Willy Trapped in Large City: by his Own Dreams

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      The physical image that represents Willy’s predicament most aptly is that of being boxed in. Willy feels the need to do something with his hands, as he feels cramped and smothered by environmental forces.

      In the first scene itself, we see Willy in the environmental trap. He says that they are so boxed-in by bricks and windows that they cannot grow anything, there is not a breath of fresh air. The nostalgic remembering of lilac, peonies and wistaria represents the fact that Willy wants to revert to those good old days. Now he cannot grow anything despite his best efforts.

      In the next scene, we see Biff showing his love for working with his hands, with cement, somewhere in the open and living amongst mares and colts.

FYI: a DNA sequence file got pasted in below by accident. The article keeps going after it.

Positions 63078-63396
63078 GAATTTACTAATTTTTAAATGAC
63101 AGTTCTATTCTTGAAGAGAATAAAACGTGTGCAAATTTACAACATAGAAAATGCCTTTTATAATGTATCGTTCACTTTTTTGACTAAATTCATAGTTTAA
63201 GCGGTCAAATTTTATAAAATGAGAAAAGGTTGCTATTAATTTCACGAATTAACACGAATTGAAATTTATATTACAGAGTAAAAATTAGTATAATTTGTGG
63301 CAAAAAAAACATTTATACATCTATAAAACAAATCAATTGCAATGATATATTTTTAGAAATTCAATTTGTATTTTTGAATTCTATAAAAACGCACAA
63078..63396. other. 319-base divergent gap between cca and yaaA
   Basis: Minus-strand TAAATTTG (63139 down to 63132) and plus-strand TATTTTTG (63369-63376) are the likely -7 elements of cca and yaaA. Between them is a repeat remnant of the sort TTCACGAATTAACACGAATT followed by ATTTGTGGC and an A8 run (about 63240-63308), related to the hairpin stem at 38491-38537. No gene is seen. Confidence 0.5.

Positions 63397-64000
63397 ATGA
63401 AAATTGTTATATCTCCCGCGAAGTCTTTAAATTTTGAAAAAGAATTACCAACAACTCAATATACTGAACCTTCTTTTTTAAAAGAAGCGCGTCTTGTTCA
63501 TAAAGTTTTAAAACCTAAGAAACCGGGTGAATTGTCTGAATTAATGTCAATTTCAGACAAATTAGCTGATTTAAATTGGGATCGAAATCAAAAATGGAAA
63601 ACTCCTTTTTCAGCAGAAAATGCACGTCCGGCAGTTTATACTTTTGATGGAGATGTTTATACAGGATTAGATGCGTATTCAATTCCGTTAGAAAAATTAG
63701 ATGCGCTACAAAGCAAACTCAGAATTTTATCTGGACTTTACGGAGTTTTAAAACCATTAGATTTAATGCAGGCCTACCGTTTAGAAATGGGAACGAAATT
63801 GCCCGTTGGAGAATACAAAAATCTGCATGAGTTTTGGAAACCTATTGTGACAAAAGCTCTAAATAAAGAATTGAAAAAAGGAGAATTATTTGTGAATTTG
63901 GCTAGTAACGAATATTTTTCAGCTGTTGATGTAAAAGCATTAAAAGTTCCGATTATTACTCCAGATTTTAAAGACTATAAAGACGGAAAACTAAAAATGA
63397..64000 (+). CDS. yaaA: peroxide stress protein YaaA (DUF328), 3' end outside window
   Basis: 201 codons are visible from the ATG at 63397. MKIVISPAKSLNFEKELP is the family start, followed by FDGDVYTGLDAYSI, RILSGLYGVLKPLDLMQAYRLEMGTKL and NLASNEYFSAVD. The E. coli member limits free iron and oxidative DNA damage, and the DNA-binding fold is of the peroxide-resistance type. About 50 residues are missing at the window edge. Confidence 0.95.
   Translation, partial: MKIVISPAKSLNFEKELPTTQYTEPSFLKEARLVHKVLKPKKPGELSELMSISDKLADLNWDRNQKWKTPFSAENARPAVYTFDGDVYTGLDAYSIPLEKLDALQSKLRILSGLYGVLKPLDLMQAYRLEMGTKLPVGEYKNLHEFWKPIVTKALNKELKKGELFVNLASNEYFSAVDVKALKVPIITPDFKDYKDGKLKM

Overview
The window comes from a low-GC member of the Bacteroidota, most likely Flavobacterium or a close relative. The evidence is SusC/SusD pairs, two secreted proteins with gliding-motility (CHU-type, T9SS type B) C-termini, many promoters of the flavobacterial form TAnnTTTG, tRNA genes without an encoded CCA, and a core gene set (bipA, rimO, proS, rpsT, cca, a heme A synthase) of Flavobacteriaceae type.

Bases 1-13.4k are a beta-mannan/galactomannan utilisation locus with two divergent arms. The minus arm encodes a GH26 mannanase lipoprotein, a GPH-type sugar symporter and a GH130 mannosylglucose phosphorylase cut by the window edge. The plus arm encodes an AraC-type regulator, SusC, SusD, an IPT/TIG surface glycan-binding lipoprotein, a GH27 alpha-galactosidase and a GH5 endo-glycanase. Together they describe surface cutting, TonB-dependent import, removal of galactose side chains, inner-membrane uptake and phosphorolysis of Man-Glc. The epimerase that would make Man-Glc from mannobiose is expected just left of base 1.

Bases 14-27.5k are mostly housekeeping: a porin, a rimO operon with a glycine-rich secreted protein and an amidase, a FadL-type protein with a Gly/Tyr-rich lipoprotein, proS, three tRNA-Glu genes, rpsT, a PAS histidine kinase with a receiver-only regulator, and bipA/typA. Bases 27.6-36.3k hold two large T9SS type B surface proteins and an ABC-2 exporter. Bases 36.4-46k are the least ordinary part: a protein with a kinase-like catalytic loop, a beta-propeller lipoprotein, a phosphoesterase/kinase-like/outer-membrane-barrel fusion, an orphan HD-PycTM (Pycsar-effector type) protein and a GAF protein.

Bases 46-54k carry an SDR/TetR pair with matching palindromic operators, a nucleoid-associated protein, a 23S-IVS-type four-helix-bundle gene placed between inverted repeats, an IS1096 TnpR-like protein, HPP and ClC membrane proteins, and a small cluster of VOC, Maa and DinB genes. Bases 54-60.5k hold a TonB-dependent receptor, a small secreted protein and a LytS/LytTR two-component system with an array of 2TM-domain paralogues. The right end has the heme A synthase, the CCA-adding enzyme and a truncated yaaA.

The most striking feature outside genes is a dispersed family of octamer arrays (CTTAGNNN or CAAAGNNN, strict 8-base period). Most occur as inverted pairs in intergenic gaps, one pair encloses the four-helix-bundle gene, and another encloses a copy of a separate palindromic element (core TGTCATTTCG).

Willy buys seeds to grow them in his yard. Willy wants to leave something for Biff. But when he realizes that he has nothing to leave, he sees that proper motivation to commit suicide.

      When Biff cries on Willy’s shoulders, Willy realizes that Biff loves him. So Willy conceives of an escape from his boxed-in condition. He has found something that he can leave for his sons. And his emancipation from the boxed-in position lies in his suicide, he imagines, and acts that way.

      Willy is a man who has been trapped by the large city and urban dreams. The only way out of this trap, this boxed-in conditions, is through his death. He commits suicide but the sacrifice that he makes is open to an inquiry. Are his sons worth the sacrifice Willy has made?

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